Fortune 500 companies warm up to social media

by Darinia Khongwir    Jul 29, 2013

Social media

CXOs are warming up to social media like never before. A study conducted by the Stanford Graduate School of Business, found that companies with lesser online presence who tweet, have greater impact than big companies who have many followers but interact less with their audience.

Now, a new report by the University of Massachusetts Dartmouth has also revealed that companies on Fortune Magazine’s Fortune 500 list are using social-media sites like Facebook, Twitter, Google+, Instagram, YouTube, Foursquare, and Pinterest.

The report showed that of the Fortune 500 companies, 77 percent had active Twitter accounts, 70 percent have a Facebook page, and 69 percent have YouTube accounts. All these stats are up over last year—with 4 percent more companies keeping Twitter accounts, 4 percent more having a Facebook page, and 7 percent more on YouTube, reported

Other social networks aren’t as popular with the Fortune 500 companies, but they still have some presence. According to the report, 35 percent of companies have an active Google+ account. Of the 500 companies, 44 are on Instagram, 44 are on Foursquare, and 45 have Pinterest accounts.

“Due to the hugely influential role that these companies play in the business world, studying their adoption and use of social-media tools offers important insights into the future of commerce,” the report reads. “These corporations provide a look at emergent social-media trends among America’s most successful companies.”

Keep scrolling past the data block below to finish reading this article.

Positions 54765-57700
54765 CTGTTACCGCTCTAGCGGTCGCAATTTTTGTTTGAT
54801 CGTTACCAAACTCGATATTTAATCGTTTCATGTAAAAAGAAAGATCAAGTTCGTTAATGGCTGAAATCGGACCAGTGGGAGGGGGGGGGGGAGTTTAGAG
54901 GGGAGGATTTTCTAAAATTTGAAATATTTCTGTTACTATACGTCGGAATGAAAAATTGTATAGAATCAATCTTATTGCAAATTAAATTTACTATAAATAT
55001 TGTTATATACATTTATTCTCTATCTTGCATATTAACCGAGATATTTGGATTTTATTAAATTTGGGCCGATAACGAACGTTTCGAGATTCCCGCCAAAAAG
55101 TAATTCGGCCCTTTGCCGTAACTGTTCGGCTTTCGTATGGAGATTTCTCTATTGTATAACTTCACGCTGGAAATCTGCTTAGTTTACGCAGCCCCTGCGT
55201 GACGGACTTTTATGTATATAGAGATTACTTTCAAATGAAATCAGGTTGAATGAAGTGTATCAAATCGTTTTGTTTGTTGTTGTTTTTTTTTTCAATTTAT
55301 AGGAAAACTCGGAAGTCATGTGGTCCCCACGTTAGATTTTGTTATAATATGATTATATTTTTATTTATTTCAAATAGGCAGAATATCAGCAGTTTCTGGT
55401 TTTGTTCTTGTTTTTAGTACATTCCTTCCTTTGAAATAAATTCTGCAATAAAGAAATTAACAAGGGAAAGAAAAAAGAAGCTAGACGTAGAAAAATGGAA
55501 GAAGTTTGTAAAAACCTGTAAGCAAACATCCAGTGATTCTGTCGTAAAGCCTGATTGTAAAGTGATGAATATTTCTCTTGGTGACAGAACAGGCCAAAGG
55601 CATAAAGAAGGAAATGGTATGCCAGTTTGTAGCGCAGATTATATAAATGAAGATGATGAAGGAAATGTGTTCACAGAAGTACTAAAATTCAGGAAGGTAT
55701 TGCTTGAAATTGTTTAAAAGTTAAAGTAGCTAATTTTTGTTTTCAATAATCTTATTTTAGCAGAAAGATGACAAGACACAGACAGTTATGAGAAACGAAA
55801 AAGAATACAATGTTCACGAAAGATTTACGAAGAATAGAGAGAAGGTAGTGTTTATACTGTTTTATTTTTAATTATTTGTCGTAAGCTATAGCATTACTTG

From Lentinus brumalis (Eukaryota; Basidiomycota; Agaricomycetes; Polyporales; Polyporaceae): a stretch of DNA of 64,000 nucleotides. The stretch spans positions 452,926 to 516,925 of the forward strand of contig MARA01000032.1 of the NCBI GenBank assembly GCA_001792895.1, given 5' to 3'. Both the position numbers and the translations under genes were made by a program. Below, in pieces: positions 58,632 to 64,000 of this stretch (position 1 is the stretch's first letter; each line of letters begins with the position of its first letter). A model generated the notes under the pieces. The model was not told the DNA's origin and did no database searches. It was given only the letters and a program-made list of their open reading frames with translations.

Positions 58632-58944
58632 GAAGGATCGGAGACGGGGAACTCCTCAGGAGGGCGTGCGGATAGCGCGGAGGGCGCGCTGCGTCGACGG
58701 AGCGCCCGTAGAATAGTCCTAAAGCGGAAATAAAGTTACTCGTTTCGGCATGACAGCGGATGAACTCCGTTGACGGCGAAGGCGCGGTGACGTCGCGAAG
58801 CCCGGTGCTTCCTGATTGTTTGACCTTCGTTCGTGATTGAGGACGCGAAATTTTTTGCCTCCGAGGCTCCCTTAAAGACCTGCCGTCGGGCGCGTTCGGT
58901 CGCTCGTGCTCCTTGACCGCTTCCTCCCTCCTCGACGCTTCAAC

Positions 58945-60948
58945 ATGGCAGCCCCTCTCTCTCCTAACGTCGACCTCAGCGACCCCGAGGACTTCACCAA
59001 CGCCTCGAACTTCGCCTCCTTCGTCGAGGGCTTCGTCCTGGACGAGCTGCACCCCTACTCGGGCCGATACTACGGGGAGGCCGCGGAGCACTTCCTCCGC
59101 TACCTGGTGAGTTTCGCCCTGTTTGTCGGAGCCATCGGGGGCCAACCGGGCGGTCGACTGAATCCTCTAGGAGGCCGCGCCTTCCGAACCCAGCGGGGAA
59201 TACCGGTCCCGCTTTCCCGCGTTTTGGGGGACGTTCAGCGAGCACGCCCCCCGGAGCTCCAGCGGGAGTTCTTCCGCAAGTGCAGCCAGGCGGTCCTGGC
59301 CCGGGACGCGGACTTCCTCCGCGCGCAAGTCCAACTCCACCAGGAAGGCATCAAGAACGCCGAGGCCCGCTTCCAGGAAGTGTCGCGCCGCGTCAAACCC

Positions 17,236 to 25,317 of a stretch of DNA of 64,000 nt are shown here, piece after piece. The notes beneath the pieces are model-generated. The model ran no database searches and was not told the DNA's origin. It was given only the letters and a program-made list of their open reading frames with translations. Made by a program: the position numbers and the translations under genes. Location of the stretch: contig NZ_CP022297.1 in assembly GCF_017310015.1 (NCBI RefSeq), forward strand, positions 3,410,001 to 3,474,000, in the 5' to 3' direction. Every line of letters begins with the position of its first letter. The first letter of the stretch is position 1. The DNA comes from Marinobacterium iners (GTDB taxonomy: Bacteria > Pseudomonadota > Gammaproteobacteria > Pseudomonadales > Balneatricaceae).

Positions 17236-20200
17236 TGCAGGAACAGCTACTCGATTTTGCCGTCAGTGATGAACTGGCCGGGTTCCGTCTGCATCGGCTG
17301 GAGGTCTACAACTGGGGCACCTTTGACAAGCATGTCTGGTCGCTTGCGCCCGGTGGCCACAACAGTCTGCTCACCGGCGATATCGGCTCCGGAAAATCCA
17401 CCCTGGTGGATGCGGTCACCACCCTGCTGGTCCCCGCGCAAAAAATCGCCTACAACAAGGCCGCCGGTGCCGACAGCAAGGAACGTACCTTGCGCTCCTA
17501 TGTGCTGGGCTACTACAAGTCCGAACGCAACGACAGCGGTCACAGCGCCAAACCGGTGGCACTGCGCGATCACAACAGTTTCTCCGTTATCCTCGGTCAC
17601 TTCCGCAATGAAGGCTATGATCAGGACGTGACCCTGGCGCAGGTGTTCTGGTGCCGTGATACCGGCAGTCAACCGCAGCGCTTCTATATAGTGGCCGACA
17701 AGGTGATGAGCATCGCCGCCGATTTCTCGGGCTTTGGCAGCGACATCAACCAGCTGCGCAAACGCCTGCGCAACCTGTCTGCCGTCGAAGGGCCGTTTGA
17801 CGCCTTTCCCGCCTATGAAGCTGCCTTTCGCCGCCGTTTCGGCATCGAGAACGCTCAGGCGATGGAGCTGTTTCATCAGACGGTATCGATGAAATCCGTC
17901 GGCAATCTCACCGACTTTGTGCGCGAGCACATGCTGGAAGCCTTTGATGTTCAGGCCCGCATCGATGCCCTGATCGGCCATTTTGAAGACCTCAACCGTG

Not surprisingly, the company that tops the list in social-media activity is a social network itself—Facebook. Ranked 482 on the Fortune 500 list, Facebook has more than 8.5 million Twitter followers and more than 92 million Facebook fans.

The report by Stanford Graduate School of Business Corporate showed that tweets generally contain links to a company’s full original announcement, but very people actually click on the link to see the results. Interestingly, most businesses are investing money in social media without really knowing how it will work. Companies with higher visibility (big companies) have a lesser impact than companies with lower visibility (smaller companies).

This clearly proves that unless companies make an effort to reply to tweets by followers, Retweet their followers and engage in conversation on Twitter, they will not be able to connect with the target audience. Since larger corporations already have an online presence, they may be less likely to have a direct impact on Twitter than smaller companies.

The Fortune 500 companies are also blogging more. This year 34 percent have taken to blogging. Currently, 171 companies are blogging including two of the top five Fortune 500 companies Walmart and Exxon.

“This is a group that now seems comfortable and even excited with its newfound ability to engage its vendors, partners, customers, and others in ways that could not have been imagined when most of their corporations began,” the report reads. “Judging by the increased use of tools, fans, and followers, they are making some very powerful new connections.”